Thursday, July 4, 2019

On Halle Bailey's Ariel and the Egyptian 25th Dynasty

Disney recently announced that Halle Bailey, an African-American singer and actress from Atlanta (represent!), has been cast as Ariel in a live-action version of the Disney animated classic The Little Mermaid. Although I haven't seen any ugly commentary on social media about it myself, I have heard some people are getting upset and I can easily imagine this being true, either due to authenticity concerns about the source material, straight-up racism, or other issues.

Firstly, although The Little Mermaid is based on a Danish story (by author Hans Christian Anderson), the mermaid civilization is not connected to my knowledge to Danish society in any significant way. If it turns out they're descended from Vikings mutated by some kind of magic let me know, but it's my understanding that's not the case. The mermaids could easily be migrants from somewhere else who settled in the vicinity of Denmark, perhaps due to the Medieval Warm Period making their original homeland in the Mediterranean or even West Africa inhospitable. Therefore, even though the landlubbers nearby are white, the mermaids could be Semitic or even black. Although I'm generally not a fan of "if it's fantasy it doesn't have to be 'realistic'" attitude, the above explanation is a plausible one for a large Middle Eastern or black (mermaid) population in an otherwise European setting. After all, the Gypies (whose actual name for themselves is Roma or Romany) are originally from India and the Hungarians are a Turkic or Finnic people originally from Russia.

Secondly, even if the mermaid population generally is of European in appearance, ruling elites don't necessarily match up with the local population. Much of northern England was ruled by Vikings for awhile, the whole of England was ruled by different French dynasties from the Norman conquest of 1066 until the Welsh Henry Tudor took power in 1485, parts of or all of China were ruled by non-Chinese steppe peoples on many different occasions, etc. More appropos would be the 25th Dynasty of Egypt--although the Egyptians were a Semitic people, the 25th Dynasty was originally from Nubia, much farther south.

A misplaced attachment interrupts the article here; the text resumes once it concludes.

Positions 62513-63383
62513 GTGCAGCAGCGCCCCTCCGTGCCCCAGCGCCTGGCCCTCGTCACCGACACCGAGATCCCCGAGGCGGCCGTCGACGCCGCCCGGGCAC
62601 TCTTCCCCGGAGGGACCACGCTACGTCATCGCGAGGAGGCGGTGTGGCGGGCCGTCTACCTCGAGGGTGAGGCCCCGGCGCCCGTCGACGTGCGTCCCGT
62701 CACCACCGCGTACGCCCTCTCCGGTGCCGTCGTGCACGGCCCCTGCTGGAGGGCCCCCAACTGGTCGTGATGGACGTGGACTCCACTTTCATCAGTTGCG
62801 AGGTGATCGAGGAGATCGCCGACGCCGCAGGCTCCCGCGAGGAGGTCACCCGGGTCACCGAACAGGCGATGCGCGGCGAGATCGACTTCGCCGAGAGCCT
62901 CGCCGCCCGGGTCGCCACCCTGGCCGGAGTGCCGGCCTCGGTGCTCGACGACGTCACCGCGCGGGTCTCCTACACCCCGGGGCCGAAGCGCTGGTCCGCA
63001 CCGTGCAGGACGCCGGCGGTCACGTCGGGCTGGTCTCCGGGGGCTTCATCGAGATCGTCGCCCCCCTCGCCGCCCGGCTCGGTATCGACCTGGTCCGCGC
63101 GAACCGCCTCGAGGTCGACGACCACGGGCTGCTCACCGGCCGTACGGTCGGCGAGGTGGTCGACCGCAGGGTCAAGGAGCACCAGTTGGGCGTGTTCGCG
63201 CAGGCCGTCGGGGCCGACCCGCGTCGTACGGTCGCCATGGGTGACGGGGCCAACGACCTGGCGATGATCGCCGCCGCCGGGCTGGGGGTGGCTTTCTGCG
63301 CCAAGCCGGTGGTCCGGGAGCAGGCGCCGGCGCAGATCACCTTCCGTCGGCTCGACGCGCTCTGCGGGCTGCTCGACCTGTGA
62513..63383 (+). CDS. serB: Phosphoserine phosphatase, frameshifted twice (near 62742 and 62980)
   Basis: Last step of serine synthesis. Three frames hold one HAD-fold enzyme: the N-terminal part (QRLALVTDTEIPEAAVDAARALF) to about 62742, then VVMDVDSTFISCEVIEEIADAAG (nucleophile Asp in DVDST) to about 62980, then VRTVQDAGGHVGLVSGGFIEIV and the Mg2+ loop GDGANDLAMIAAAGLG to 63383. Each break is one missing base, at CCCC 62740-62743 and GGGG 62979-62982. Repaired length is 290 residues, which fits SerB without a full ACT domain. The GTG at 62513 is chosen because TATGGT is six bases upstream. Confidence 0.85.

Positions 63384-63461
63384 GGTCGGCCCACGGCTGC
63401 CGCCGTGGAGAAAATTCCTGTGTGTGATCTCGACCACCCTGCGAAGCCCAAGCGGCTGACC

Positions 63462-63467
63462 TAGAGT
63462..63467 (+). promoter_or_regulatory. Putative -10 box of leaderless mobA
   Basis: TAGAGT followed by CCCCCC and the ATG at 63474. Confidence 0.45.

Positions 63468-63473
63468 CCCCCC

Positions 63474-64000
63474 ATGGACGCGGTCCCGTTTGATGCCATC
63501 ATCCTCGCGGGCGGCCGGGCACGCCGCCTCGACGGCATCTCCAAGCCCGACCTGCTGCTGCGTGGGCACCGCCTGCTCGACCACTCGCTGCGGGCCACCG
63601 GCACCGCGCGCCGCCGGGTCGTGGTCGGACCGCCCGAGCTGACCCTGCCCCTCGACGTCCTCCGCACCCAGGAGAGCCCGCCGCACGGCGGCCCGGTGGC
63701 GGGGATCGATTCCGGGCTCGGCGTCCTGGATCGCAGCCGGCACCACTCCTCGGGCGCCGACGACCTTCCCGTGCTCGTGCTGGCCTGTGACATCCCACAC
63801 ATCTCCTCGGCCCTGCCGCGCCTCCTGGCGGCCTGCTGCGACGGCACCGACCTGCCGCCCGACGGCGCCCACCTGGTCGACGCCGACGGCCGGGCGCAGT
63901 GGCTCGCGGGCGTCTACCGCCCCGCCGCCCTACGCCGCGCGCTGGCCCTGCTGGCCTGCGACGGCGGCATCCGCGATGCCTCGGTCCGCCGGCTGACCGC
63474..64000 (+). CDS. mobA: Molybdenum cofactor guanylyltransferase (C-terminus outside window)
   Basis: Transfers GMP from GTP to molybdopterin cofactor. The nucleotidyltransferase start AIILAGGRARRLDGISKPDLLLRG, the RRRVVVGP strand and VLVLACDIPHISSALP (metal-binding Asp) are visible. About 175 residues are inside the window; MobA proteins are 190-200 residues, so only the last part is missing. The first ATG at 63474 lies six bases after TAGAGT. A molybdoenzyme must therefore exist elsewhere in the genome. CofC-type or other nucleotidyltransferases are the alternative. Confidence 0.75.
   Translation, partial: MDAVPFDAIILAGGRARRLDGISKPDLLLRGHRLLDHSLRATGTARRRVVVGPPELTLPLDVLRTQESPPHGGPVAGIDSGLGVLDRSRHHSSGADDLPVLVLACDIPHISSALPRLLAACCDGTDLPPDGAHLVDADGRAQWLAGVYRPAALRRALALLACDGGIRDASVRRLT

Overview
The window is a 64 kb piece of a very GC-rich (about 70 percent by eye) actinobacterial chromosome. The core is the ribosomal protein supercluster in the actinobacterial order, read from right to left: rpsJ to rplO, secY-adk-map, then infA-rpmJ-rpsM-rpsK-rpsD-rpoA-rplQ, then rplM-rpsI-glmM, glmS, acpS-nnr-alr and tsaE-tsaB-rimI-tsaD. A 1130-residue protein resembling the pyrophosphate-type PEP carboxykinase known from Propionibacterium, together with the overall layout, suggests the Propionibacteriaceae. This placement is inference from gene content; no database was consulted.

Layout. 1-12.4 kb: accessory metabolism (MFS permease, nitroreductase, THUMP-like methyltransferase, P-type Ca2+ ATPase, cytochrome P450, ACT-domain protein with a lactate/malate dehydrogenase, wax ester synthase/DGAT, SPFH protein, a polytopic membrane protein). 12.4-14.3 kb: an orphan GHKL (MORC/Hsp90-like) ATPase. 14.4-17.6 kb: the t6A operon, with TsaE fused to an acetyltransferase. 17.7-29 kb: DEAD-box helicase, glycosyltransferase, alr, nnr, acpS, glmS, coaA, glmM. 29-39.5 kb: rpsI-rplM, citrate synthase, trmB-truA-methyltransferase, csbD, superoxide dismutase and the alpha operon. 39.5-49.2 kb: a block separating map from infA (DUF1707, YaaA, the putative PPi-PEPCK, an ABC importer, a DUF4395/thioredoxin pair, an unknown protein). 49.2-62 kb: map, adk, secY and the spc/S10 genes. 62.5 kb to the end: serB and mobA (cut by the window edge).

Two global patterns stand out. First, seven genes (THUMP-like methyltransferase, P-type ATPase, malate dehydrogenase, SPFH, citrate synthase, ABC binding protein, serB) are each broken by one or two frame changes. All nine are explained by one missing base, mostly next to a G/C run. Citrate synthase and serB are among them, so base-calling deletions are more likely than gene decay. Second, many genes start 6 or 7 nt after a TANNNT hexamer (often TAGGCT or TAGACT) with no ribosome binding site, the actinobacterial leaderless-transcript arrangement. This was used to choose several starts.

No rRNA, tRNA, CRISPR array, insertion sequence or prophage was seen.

So here's where it gets Game of Thrones. Triton is originally from somewhere else and is the founder of a new dynasty, either elected by other members of the mermaid elite after the previous king dies without an heir or who seizes power in some kind of civil war. As king he exiles Ursula, ostensibly for practicing witchcraft and other sorts of bad behavior but really because she's a member of the previous dynasty. However, not only is Triton foreign, but Triton is a widower with no interest in remarrying and has only daughters, no sons. This makes his regime vulnerable and Ursula plays on Ariel's interest in human culture as part of some kind of scheme to seize power.

Yes, that's needlessly complicated for a kids movie, but they did elaborate on the original Aladdin to make the new live-action version more elaborate (Jasmine seeks to become the next ruler of Agrabah in the vein of Razia Sultan, the only female ruler of the Muslim Delhi Sultanate, Jafar is a "street rat" himself who rose to become the grand vizier). If this is too much and if Disney wants to keep Triton as a white Zeus-alike, they can always depict his late wife as being black and Ariel takes after her mother rather than her father in looks.


  1. It's similar to how people forget there was a black Roman Emperor. No reason for Ariel to be a white redhead.

    1. Which Roman Emperor was black? If I remember a couple were North Africans (Severans?) and had Punic accents and Philip the Arab was, well, Arab, but I've never heard of a black African one before.

    2. Caracalla of the Severan dynasty was very much an identifiable black man. Most of the Severans would probably pass for African American nowadays.